Where:
• $selector - selector for which you want to apply the Jquery method
• $method - the Jquery method
• $arguments - the method's properties (argument)

class - \Drupal\Core\Ajax\InvokeCommand;

DataCommand ($selector, $name, $value) - an analog of the data () method on Jquery, adds / changes the value of the data attribute for the specified selector.
Where:
• $selector - the selector for which you want to change the date attribute;
• $name - data attribute name;
• $value - the data value of the attribute

class - \Drupal\Core\Ajax\DataCommand;

CssCommand ($selector, $css) - adds inline styles for the selected selector.
Where:
• $selector - selector for which you want to apply inline styles
• $css - array, with CSS styles
I want to note that the $css array should contain the name of the style as the key, and as the value its property

class - \Drupal\Core\ Ajax\CssCommand;

HtmlCommand ($selector, $data, $settings) - an analog of the html () method on Jquery, replaces the contents of the selected selector.
Where:
• $selector - the selector whose content is to be replaced;
• $data - content to change;
• $settings - advanced settings

class - \Drupal\Core\Ajax\HtmlCommand;

ReplaceCommand ($selector, $data, $settings) - an analog of the replace () method on Jquery, replaces the selector with the specified content.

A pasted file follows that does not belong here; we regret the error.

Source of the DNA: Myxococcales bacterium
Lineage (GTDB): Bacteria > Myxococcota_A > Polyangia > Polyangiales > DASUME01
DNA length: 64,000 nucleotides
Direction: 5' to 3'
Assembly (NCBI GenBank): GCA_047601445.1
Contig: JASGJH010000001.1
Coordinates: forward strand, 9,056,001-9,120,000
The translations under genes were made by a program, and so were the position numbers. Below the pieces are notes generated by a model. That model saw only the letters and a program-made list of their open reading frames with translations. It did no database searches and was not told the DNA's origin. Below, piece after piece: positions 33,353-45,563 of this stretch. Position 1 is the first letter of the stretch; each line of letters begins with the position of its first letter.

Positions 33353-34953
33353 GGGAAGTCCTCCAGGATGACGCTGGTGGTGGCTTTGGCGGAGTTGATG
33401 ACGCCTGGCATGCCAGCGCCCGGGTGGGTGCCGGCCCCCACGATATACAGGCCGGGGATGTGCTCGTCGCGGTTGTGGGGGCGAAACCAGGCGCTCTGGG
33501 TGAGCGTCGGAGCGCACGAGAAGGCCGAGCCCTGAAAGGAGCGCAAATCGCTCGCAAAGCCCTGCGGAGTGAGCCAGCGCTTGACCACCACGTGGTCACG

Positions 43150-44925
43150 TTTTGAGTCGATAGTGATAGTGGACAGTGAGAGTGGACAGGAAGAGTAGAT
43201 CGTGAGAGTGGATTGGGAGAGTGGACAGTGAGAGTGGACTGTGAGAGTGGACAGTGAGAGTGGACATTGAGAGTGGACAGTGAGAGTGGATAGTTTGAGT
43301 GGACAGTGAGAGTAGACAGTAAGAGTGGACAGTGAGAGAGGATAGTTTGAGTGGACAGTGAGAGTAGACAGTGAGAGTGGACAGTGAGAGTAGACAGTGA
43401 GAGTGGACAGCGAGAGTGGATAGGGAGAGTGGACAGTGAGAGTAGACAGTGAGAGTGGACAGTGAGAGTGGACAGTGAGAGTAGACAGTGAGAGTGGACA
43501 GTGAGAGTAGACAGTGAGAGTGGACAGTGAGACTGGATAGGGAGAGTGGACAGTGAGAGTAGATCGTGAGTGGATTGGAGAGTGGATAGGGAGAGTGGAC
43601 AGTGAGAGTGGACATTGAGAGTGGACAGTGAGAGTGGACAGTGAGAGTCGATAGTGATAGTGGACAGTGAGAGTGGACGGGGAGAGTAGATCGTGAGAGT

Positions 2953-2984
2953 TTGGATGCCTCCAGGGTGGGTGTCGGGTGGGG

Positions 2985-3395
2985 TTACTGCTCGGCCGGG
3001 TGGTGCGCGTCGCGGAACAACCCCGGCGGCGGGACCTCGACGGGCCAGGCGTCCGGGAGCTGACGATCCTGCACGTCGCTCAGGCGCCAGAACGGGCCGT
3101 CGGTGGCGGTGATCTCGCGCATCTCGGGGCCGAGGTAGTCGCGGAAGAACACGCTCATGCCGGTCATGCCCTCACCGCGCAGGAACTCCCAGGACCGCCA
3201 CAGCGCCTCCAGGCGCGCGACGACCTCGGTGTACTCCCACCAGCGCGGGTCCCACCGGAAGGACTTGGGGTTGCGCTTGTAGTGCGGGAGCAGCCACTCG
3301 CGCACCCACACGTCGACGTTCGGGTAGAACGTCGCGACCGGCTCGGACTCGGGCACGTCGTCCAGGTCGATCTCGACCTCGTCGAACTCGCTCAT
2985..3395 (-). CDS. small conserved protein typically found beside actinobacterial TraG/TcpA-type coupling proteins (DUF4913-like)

Where:
• $selector - the selector to be replaced
• $data - the content to replace
• $settings - advanced settings

class - \Drupal\Core\Ajax\ReplaceCommand;

RestripeCommand ($selector) - the command updates the CSS classes for the odd /even table.
Where:
• $selector - the table selector for which you want to update the classes

class - \Drupal\Core\Ajax\RestripeCommand;

PrependCommand ($selector, $data, $settings) - is an analog of the prepend method on Jquery, inserts the contents inside the specified selector before all the contents.
Where:
• $selector - selector for which you want to insert content
• $data - content to insert
• $settings - advanced settings

class - \Drupal\Core\Ajax\PrependCommand;

RedirectCommand ($url) - Ajax command for a redirect to the specified URL, uses window.location for this.
Where:
• $url - URL for the redirect

class - \Drupal\Core\Ajax\RedirectCommand;

RemoveCommand ($selector) - an analog of the remove () method on Jquery, deletes the elements that correspond to this selector.
Where:
• $selector - selector to delete

class - \Drupal\Core\Ajax\RemoveCommand;

Some examples of Ajax commands:

AppendCommand()
 
        <php
        # Commands Ajax - AppendCommand()
        $selector = '.block';
        $content = 'This new content';
        $response->addCommand(new AppendCommand($selector, $content));
        

CssCommand()
 
        <php
        # Commands Ajax - CssCommand()
        $selector = '.block';
        $css = array(
        'background-color' => '#ff0000',
        'color' => '#fff',
        );
        $response->addCommand(new CssCommand($selector, $css));

Very often you can to deal with the situation when existing Ajax commands are not enough and it is associated, usually with the use of third-party libraries, when the library has its own set of commands and properties.


Creating a custom Ajax command in Drupal 8

Now let's consider how to create your custom Ajax command, naturally the whole process will be implemented in the custom module, in my case it will be called - custom_ajax_command.

The whole process of expanding the list of Ajax commands can be divided into 2 stages:
 • Define the Ajax command (name, variables);
 • Description of the Jquery method for this command.
In our case, a couple more items will be added:
 • Create a library that will contain our Jquery method;
 • Connecting a library to a page.